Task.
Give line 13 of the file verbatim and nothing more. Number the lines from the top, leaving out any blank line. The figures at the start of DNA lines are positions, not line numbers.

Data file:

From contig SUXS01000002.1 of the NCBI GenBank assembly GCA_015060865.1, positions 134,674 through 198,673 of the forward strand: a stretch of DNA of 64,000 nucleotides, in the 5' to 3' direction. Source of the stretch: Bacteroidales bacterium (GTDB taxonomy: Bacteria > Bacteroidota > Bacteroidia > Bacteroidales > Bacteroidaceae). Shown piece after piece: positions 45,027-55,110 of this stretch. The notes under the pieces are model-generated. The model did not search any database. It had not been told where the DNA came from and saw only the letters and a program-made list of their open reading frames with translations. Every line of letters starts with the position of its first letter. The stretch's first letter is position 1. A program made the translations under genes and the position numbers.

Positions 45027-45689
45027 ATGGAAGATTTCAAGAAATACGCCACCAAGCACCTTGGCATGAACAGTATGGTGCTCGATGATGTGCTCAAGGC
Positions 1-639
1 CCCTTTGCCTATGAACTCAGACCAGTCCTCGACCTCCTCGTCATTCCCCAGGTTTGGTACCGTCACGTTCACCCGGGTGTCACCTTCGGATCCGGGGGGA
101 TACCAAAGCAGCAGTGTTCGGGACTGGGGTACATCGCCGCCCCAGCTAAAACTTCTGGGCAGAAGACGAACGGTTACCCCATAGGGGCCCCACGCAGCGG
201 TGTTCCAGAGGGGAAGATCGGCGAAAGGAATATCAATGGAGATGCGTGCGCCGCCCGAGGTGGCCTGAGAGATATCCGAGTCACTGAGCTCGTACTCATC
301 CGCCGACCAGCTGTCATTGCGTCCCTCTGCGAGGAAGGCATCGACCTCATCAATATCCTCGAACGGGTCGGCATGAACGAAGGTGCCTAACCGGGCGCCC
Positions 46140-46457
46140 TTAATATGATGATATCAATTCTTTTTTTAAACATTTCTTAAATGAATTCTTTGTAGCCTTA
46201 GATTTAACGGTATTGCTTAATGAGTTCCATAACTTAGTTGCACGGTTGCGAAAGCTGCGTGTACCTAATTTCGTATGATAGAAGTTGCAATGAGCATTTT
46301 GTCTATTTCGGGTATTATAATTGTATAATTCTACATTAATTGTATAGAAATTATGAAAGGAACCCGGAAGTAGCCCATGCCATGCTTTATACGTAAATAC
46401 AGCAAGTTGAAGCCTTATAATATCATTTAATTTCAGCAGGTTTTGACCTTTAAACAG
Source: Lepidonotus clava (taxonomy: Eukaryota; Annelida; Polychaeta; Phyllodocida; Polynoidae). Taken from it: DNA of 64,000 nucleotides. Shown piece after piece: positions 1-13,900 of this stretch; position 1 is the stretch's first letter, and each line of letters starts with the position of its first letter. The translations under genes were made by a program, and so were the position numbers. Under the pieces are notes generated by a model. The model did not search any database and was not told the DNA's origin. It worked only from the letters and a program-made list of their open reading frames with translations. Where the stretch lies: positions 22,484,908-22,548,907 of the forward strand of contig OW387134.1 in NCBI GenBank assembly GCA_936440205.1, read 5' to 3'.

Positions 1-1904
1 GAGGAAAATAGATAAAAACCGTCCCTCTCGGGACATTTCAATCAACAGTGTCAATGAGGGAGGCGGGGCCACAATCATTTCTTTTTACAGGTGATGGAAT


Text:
46401 AGCAAGTTGAAGCCTTATAATATCATTTAATTTCAGCAGGTTTTGACCTTTAAACAG